One such sexually transmitted infection that has attracted a lot of media attention recently is Syphilis.

This bacterial infection is transmitted by unprotected sexual intercourse, with soaring infection rates in the UK, especially London. There were almost 3,000 reported cases of Syphilis in London – an increase of 163% since 2010, when there were just over just 1,067 cases.

It’s thought that certain high-risk sexual practises of the UK’s sexually active population are the reason behind the outbreak of this venereal disease. Despite plenty of resources being available for prevention and screening, the incidence of this sexually-transmitted infection is well and truly back on the rise.

So what is Syphilis?

Syphilis one of the oldest recognised sexually-transmitted infections, having plagued populations across the world for hundreds of years. The earliest syphilis outbreak was record in Europe as far back as the 15th Century. Even Shakespeare regularly referred to “the infinite malady” of syphilis in his works.

It is spread by the bacteria Treponema pallidium, by unprotected sexual intercourse, sharing needles, blood transfusions, or from mother to baby. Infection of pregnant women can also have grave consequences on the foetus, potentially resulting in miscarriage, stillbirth or congenital syphilis.

The first symptom of primary syphilis is usually a sore called a 'chancres'. This may be anywhere on the skin of the genital areas, or sometimes on the mouth, lips or buttocks. This may also be accompanied with swollen glands, in the neck.

These early symptoms of syphilis will usually fade within 2-8 weeks; however, the disappearance of symptoms does not mean the infection has been cleared. Latent syphilis infection – where a person is asymptomatic, but still infected – can last for decades, and can lead to serious complications.

If left untreated, the infection progress into secondary syphilis, presenting with the following symptoms:

  • Blotchy rash
    • Often on the palms and soles of hands and feet, but can be anywhere on the body.
  • Small skin growths (like genital warts)
  • White patches in the mouth
  • General flu-like symptoms:
    • Tiredness
    • Headaches
    • Fever
    • Swollen glands

These symptoms may recur, by fading and subsequently returning. Eventually, chronically untreated syphilis infection can lead to many life-threatening problems, as the infection gains further access into bodily systems after years of untreated infection, such as in ‘neurosyphilis’ and ‘cardiovascular syphilis’.

Can Syphilis be treated?

The simple answer: yes! In our modern society, a syphilis infection doesn’t have to result in such grave consequences mentioned above, and can actually be effectively treated very easily! Since the ground-breaking discovery of antibiotics in 1928 by Alexander Fleming, scientists have developed a simple treatment to the potentially harmful STI – usually with either an antibiotic injection or a course of antibiotics tablets. This treatment cures patients of the infection, relieving symptoms and preventing potential further transmission of infection to others.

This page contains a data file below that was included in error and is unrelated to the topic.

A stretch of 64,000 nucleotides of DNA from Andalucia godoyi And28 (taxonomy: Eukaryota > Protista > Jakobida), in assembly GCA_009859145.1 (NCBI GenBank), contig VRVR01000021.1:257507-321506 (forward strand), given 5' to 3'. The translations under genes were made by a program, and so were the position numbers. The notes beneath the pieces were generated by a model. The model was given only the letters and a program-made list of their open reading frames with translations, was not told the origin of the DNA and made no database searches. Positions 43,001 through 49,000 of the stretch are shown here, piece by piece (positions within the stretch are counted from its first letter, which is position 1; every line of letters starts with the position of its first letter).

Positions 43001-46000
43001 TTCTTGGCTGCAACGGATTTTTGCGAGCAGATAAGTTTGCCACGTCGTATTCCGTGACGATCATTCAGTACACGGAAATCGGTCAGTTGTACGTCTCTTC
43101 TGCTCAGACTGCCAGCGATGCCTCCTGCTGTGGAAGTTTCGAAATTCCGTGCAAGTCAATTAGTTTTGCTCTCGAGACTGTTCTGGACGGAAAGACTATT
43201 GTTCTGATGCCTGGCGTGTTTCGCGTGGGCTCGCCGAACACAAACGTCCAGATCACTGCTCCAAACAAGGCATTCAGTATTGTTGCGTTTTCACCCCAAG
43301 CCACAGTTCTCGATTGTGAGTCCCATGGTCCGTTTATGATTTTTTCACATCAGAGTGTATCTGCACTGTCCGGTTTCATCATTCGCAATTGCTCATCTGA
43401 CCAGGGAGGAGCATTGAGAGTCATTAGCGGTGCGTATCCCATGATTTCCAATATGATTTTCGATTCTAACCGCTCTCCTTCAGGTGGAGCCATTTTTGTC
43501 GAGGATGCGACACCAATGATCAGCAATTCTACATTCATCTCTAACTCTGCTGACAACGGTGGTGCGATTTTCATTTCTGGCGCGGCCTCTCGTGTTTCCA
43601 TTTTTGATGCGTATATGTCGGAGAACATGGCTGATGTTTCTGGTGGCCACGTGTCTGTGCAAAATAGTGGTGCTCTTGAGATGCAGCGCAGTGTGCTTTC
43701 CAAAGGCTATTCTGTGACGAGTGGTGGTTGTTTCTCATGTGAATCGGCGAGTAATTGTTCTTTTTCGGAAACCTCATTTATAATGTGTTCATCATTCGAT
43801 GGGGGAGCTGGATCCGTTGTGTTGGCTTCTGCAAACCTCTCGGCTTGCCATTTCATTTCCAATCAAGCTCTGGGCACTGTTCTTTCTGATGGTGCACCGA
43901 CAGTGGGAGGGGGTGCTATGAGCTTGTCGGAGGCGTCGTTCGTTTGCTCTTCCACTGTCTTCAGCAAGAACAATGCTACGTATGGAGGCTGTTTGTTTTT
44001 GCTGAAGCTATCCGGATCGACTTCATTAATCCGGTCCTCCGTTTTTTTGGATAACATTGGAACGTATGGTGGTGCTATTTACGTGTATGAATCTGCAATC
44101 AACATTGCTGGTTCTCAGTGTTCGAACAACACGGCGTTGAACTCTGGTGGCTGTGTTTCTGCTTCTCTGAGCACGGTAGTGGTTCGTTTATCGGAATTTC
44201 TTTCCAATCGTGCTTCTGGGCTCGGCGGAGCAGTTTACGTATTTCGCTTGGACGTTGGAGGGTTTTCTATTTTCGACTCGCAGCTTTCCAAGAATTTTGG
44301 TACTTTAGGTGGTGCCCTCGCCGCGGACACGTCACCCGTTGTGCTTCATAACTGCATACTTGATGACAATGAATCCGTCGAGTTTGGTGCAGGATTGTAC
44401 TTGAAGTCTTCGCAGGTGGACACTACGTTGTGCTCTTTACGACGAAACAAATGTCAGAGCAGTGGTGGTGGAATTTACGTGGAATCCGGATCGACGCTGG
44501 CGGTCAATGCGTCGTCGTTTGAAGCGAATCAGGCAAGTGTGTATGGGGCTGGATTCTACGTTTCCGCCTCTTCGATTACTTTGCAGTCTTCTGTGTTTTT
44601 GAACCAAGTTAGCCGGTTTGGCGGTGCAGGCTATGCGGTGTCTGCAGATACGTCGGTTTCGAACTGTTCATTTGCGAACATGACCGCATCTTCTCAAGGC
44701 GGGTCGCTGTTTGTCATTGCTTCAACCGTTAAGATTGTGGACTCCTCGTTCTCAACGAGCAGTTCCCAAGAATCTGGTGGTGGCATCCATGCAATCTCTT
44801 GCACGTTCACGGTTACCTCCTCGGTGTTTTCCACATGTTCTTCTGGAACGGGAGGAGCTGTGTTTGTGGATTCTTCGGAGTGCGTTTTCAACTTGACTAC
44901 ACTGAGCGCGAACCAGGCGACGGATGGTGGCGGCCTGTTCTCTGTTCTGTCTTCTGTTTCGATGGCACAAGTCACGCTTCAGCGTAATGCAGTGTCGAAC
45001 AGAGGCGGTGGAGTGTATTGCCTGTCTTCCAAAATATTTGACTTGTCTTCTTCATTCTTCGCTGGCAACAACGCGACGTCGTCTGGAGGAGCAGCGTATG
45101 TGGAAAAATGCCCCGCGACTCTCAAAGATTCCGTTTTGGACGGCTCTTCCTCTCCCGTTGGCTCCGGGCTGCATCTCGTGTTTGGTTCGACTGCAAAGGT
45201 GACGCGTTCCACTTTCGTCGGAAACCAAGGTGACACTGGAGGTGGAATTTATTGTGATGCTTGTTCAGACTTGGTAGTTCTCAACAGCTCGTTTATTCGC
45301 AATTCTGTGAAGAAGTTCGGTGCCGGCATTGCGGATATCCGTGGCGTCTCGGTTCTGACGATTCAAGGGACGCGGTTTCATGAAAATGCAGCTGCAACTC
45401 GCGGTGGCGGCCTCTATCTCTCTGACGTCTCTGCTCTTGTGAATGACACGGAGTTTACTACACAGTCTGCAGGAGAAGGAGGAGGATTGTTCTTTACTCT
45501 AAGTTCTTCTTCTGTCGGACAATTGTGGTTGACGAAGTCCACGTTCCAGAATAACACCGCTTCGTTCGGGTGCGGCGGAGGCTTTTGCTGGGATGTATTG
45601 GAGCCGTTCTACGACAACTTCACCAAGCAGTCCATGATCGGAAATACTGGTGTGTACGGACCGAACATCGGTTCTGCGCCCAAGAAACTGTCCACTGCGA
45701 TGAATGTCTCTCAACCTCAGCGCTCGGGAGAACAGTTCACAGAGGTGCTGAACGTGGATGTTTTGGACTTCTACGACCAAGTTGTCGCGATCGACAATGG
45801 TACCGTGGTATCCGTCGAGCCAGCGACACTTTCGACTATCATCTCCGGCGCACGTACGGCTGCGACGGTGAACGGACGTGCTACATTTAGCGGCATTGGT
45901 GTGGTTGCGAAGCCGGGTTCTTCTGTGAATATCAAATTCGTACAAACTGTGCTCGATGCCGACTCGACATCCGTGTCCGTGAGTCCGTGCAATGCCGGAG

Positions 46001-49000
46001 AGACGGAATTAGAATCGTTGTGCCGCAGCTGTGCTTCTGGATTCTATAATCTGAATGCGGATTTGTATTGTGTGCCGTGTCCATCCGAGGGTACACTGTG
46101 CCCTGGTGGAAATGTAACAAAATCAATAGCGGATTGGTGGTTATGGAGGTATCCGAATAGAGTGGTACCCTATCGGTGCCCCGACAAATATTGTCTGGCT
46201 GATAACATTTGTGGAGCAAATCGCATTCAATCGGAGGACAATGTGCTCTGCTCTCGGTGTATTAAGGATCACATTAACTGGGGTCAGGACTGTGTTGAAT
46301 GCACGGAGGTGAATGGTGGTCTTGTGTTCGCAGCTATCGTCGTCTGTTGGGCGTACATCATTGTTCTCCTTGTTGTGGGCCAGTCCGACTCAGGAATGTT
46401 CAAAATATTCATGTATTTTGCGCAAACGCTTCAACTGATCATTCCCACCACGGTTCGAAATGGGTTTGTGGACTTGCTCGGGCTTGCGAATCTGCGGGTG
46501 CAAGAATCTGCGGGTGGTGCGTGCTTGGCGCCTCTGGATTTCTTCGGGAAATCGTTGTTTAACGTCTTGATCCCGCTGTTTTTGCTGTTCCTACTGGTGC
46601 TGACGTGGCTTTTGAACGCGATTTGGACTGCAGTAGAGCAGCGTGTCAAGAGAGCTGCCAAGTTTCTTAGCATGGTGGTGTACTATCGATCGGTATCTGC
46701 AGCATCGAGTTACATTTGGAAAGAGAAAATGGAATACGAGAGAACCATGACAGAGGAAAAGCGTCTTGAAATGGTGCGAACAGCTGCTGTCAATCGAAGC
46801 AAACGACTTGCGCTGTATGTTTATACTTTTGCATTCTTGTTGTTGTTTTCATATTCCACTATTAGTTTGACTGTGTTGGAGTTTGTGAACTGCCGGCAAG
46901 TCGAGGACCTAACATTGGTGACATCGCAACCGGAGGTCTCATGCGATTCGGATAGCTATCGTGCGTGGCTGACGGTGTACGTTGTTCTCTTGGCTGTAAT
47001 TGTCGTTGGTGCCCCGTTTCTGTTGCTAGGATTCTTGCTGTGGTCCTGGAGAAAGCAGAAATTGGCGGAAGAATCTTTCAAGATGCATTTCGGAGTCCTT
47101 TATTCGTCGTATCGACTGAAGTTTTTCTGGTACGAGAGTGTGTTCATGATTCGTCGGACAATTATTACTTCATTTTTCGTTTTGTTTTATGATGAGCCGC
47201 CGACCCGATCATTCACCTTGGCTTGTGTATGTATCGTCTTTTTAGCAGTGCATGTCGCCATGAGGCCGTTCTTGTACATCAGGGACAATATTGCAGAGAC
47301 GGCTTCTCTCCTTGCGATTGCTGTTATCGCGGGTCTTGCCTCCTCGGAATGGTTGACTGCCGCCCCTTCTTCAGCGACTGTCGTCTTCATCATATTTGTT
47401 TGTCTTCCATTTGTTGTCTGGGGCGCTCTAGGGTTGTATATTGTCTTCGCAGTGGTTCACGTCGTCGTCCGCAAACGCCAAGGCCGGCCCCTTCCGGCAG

Antibiotics are the effective treatment for syphilis.

Overall, the best approach to managing sexually transmitted infections, including syphilis, is to avoid them in the first place, by prevention and screening. All sexually active people should be regularly screened for the most common STI’s, even if not displaying STI symptoms. This is especially important for anyone practising unsafe sex, or multiple casual sexual partners.

Although syphilis generally presents with noticeable symptoms, not all STI's do. It’s thought that between 50-70% of women with Chlamydia do not display any symptoms. Therefore, such asymptomatic people with STI's could potentially being silent carriers of the infection – leading to slower diagnosis and delayed treatment of infections. This can lead to a variety of harmful complications, such as secondary and tertiary symptoms of untreated syphilis.

The best way to avoid potential infection or transmission of STI’s is the use of condoms. This prevents the transmission of infections by bodily fluids, such as semen.


The practise of safe sex, by condom use, is the best way to avoid STI's such as syphilis.

If you’re at all concerned about Syphilis, or any sexually-transmitted infections, please do not hesitate booking in an appointment with a GP. At London Doctors Clinic, we are a private GP clinic in London, offering an efficient, convenient and highly confidential service for full STI screening, diagnosis and treatment.

During a quick 15-minute private GP consultation, you will be able to thoroughly discuss any concerns with the doctor. Then, the GP may recommend one of our many screening blood tests, such as our STI profiles. Alternatively, if it’s one particular STI you think you have been exposed to, you may prefer just the specific test for that infection. For symptomatic patients, an examination may also be required, at the patient’s discretion. Blood tests and swab investigations are charged at an additional fee to the GP consultation.

These tests may require blood or urine samples, or a swab of the affected area. We offer a very quick service for such tests, with many results available same-day. The doctor will then get in contact, usually be email or phone, to explain your test results, and any necessary action required.

As the taboo around sex and STI’s is decreasing in our modern society, there is no reason to be embarrassed about STI tests or screening. Screening and early detection may save a lot of potential unpleasant discomfort in future.


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